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DUI Charges for Prescription Drug Use

The Unspoken Side Effect of Prescription Medications

There are side effects for pretty much every medication. You may have seen medicine commercials describing a seemingly endless list of side effects, but have you heard that a DUI charge can be one of them?

Many people don’t realize that prescription and over-the-counter medicines are also drugs that could impair bodily functions, resulting in the risk of getting a DUI. That’s right, even if your doctor tells you to take your medicine at certain hours of the day, you must avoid getting behind the wheel or you may get pulled over and arrested for DUI.

West Virginia’s DUI laws define “impairment” as a person who:

  • Is under the influence of alcohol
  • Is under the influence of any controlled substance
  • Is under the influence of any other drug or inhalant substance
  • Is under the combined influence of alcohol and any controlled substance or any other drug
  • Has an alcohol concentration in his or her blood of eight hundredths of one percent or more, by weight

Prescription & Over-the-Counter Medicine Side Effects

It’s common to think that driving under the influence of alcohol, inhalants and controlled substances is more dangerous than driving with prescription medicine in your system. However, prescription drugs and over-the-counter medicines could cause some damage by leading to a DUI arrest.

Medicines such as cough syrup could impair your ability to safely operate your vehicle because side effects include impaired motor function, audio and visual hallucinations, nausea or vomiting, elevated body temperature, etc. Individually and combined, these side effects are the perfect recipe for a DUI accusation. Even allergy medications containing antihistamines have side effects including drowsiness, blurred vision, dizziness, confusion, and nausea and vomiting.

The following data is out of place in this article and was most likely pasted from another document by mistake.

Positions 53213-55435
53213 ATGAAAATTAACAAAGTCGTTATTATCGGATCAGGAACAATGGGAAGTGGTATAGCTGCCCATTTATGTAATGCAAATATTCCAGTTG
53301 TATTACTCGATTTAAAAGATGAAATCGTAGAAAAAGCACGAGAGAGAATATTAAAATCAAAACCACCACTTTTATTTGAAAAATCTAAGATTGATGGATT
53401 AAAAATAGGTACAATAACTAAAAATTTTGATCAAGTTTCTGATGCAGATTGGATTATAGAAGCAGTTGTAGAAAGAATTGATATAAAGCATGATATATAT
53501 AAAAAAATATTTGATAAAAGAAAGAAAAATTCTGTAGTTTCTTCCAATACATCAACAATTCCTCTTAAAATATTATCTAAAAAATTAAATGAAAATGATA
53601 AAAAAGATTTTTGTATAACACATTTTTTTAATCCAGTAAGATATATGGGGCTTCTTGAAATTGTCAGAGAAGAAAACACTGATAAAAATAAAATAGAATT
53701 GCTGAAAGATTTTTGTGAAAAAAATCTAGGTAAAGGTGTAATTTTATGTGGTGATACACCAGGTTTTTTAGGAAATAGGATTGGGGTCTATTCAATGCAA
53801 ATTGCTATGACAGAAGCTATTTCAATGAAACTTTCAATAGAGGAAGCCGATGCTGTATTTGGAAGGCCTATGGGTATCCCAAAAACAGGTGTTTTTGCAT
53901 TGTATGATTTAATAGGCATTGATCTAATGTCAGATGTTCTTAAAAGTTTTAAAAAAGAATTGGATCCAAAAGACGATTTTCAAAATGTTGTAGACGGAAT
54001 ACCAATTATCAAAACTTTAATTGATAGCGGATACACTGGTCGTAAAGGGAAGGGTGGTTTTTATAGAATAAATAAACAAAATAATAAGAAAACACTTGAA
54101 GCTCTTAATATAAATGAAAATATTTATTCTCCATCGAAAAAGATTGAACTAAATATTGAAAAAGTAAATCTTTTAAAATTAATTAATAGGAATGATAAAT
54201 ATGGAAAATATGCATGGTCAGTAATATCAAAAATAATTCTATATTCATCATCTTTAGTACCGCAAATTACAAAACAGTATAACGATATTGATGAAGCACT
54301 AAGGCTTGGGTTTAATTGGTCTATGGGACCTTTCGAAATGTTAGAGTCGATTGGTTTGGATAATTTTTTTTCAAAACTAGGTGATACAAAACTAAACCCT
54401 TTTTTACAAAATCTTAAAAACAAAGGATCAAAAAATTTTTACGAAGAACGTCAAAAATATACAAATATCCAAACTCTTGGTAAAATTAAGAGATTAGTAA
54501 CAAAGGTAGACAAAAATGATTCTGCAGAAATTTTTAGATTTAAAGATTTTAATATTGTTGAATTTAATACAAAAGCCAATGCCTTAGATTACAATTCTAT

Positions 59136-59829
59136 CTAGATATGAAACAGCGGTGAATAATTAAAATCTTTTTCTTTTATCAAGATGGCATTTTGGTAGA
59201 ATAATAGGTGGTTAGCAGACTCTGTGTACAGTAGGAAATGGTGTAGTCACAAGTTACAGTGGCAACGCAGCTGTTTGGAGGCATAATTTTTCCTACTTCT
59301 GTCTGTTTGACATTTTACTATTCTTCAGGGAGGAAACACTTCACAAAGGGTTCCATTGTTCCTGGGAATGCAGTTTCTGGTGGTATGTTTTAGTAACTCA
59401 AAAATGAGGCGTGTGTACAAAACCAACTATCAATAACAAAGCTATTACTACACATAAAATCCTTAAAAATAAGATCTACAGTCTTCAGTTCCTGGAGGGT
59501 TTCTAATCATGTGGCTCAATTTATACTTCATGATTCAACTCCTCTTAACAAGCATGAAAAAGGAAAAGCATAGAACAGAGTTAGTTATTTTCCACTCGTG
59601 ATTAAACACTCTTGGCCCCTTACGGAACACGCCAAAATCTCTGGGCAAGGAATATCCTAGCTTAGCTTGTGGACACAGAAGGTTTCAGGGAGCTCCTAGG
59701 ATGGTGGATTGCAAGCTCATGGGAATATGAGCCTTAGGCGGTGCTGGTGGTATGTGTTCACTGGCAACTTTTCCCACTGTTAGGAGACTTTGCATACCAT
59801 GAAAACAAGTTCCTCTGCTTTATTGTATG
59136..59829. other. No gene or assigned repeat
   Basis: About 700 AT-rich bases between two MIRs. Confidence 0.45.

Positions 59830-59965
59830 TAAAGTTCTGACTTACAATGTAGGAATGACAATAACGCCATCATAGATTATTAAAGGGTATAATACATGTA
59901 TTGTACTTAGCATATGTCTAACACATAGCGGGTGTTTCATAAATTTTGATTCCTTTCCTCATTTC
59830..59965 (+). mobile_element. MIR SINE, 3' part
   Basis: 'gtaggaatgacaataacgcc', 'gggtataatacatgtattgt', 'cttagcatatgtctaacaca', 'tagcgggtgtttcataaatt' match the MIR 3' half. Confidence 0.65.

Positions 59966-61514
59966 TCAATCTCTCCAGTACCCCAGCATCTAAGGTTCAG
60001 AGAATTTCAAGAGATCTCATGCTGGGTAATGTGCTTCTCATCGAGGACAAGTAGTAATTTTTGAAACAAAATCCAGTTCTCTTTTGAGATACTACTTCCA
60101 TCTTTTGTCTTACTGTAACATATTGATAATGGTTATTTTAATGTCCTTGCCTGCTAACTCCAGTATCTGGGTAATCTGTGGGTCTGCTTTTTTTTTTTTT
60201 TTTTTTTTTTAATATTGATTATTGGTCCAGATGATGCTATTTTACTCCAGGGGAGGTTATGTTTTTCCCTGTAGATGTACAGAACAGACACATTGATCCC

To best prevent an unintended DUI charge, ask your doctor about the side effects of your prescription medication and if it’s safe to operate a vehicle after using it. For over-the-counter medicine, we advise you to read the labels on the box to learn about the side effects and warnings related to using it. If you’re still uncertain about whether you can safely drive after using your medication or not, it’s best to avoid driving at all costs.

Our lawyer believes you shouldn’t have to suffer legal consequences for taking medicine and driving. Luckily, Attorney Harley Wagner is a DUI specialist who completed over 800 hours of DUI training, meaning he has the skill and competence needed to defend your case. Call (304) 461-6000 for a free case review and learn about your legal options!

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